I'm more fond of snakes than most people. My family and I enjoy finding garter snakes in our yard, and I consider it an added bonus to see water snakes in a river when I'm fishing. My daughter even keeps a corn snake for a pet. But I retain in my heart a special place for rat snakes. They are the largest nonvenomous snakes in the eastern U.S., and they get tame fairly quickly with handling.
Black rat snakes were common in the woods near my childhood home in suburban Cincinnati. My brother and I and our friends caught them regularly, and we were sometimes called upon by neighbors to remove them from garages.
Attached as I am to rat snakes, however, I had never wondered much about how climate change will affect them. University of Illinois researcher Patrick Weatherhead has, though.
In a collaboration that included three graduate students over the course of about 10 years, he assessed the likely consequences of a warming environment on rat snakes.
Fortunately for purposes of the study, the researchers did not need to figure out how to create a warmer environment for their subjects in order to test their hypotheses. Instead, they took advantage of the fact that rat snakes occupy a broad geographic range, and used latitude as a surrogate for climate change. That is, they compared the ability of rat snakes to regulate their body temperature through behavior in three populations representing the north-to-south extent of their range: Ontario, Illinois and Texas. What they found was that rat snakes in all three places will derive some benefit from a warmer climate.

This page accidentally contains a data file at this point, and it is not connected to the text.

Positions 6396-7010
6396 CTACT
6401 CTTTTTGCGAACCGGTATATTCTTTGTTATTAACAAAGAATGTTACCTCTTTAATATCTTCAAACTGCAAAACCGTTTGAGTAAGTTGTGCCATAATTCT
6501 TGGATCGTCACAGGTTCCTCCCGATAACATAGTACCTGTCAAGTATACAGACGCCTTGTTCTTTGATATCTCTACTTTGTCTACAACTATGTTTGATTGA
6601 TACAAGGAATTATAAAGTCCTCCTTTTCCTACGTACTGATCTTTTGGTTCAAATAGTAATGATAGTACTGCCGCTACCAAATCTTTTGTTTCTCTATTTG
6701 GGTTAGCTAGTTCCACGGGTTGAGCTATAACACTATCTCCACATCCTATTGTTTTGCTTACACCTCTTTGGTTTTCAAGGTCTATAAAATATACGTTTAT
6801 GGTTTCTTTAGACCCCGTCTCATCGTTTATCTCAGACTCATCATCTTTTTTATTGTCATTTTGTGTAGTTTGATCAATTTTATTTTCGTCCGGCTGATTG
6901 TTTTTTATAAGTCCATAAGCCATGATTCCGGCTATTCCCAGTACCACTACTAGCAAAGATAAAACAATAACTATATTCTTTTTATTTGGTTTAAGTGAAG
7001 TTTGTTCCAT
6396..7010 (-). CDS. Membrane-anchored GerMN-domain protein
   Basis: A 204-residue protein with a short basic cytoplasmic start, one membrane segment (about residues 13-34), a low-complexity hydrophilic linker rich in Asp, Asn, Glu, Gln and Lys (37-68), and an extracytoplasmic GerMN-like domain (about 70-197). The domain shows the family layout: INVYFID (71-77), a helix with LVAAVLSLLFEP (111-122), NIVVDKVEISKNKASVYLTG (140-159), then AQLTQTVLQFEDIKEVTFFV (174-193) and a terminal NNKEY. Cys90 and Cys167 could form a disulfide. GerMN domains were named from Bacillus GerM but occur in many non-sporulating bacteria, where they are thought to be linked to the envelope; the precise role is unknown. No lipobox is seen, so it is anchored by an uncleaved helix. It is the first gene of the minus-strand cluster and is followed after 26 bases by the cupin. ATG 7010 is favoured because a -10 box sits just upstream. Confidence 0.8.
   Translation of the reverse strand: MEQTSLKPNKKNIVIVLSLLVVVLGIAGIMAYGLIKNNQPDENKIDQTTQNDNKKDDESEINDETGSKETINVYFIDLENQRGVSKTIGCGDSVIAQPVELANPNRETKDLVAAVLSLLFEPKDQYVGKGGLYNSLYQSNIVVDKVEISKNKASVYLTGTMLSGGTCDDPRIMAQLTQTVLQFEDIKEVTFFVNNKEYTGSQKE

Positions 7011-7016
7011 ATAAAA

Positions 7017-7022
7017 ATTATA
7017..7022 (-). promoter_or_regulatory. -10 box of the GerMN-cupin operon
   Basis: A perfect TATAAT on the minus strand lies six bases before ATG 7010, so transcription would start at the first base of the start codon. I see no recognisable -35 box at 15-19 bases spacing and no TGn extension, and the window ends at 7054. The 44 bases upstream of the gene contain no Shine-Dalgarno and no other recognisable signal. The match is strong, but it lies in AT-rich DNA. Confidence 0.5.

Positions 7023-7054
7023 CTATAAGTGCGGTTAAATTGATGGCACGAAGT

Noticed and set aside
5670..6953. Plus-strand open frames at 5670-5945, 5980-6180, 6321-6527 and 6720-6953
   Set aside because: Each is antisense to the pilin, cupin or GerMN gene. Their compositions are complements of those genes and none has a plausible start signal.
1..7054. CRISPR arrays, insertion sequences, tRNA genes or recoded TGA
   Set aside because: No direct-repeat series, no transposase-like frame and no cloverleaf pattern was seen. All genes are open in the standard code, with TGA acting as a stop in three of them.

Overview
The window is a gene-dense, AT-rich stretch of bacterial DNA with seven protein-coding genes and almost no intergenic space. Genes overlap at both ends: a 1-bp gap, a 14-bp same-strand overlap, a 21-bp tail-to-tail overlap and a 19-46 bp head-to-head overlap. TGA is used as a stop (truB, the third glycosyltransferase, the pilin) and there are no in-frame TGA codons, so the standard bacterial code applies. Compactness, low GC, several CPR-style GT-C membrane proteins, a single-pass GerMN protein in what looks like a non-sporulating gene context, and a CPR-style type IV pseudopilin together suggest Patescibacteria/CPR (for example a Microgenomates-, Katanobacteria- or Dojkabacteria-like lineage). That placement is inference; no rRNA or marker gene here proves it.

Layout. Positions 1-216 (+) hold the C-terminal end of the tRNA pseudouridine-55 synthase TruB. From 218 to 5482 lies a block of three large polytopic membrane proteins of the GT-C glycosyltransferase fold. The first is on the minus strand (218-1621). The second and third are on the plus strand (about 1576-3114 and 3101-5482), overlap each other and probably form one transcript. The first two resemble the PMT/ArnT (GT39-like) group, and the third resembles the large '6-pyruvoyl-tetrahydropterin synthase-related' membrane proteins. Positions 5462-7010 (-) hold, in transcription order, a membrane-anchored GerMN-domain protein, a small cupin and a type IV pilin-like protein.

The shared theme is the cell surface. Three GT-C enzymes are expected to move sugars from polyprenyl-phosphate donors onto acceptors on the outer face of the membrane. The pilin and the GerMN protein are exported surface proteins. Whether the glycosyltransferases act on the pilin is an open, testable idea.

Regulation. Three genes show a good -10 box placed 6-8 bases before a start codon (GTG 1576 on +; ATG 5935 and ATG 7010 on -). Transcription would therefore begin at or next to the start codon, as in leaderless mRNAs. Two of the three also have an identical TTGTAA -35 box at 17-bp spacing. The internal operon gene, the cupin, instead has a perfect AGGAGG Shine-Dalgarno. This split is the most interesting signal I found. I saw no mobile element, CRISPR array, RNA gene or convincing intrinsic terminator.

Say, for example, future daytime temperatures in Illinois warm beyond the range that rat snakes prefer for activity.
What would they do?
For an answer, Weatherhead and colleagues looked to the behavior of rat snakes in Texas, where the climate of the present is approximately the same as the climate projected for Illinois within 50 years or so.
When daytime temperatures in Texas get too hot for foraging, the researchers found, rat snakes there wait until the cool of the night to go looking for food. Weatherhead expects that rat snakes in Illinois will follow suit, although the ones in his study were still active strictly during the day. (He notes that there is already other anecdotal evidence of snakes raiding birds' nests at night in Illinois.)
Increased nocturnal foraging may even provide a benefit to rat snakes. At night, they are more likely to catch adult birds on the nest and so eat them along with their eggs. In addition, rat snakes hunting at night might be less vulnerable to the animals that prey on them when they're active by day.
While the capacity to shift from hunting during the day to hunting at night may enable rat snakes in Illinois to cope with global warming, Weatherhead emphasizes that it's not likely to result in a plague of them. "They are not," in his phrase, "a universally well-loved group of animals." Their populations will still have to contend with diminishing habitat, high road mortality and the fact that people sometimes still purposefully kill them.
And what's good for rat snakes might be bad for other animals, especially the ones they eat and the ones that eat them. In Texas, for example, rat snake predation is already a problem for two species of endangered birds. "Things don't live in isolation," Weatherhead emphasizes. "It's crucial that we understand how the components of various ecosystems might be affected if we're going to work effectively to protect them."
Environmental Almanac is a service of the University of Illinois School of Earth, Society and Environment, where Rob Kanter is communications coordinator. Environmental Almanac can be heard on WILL-AM 580 at 4:45 and 6:45 p.m. on Thursdays.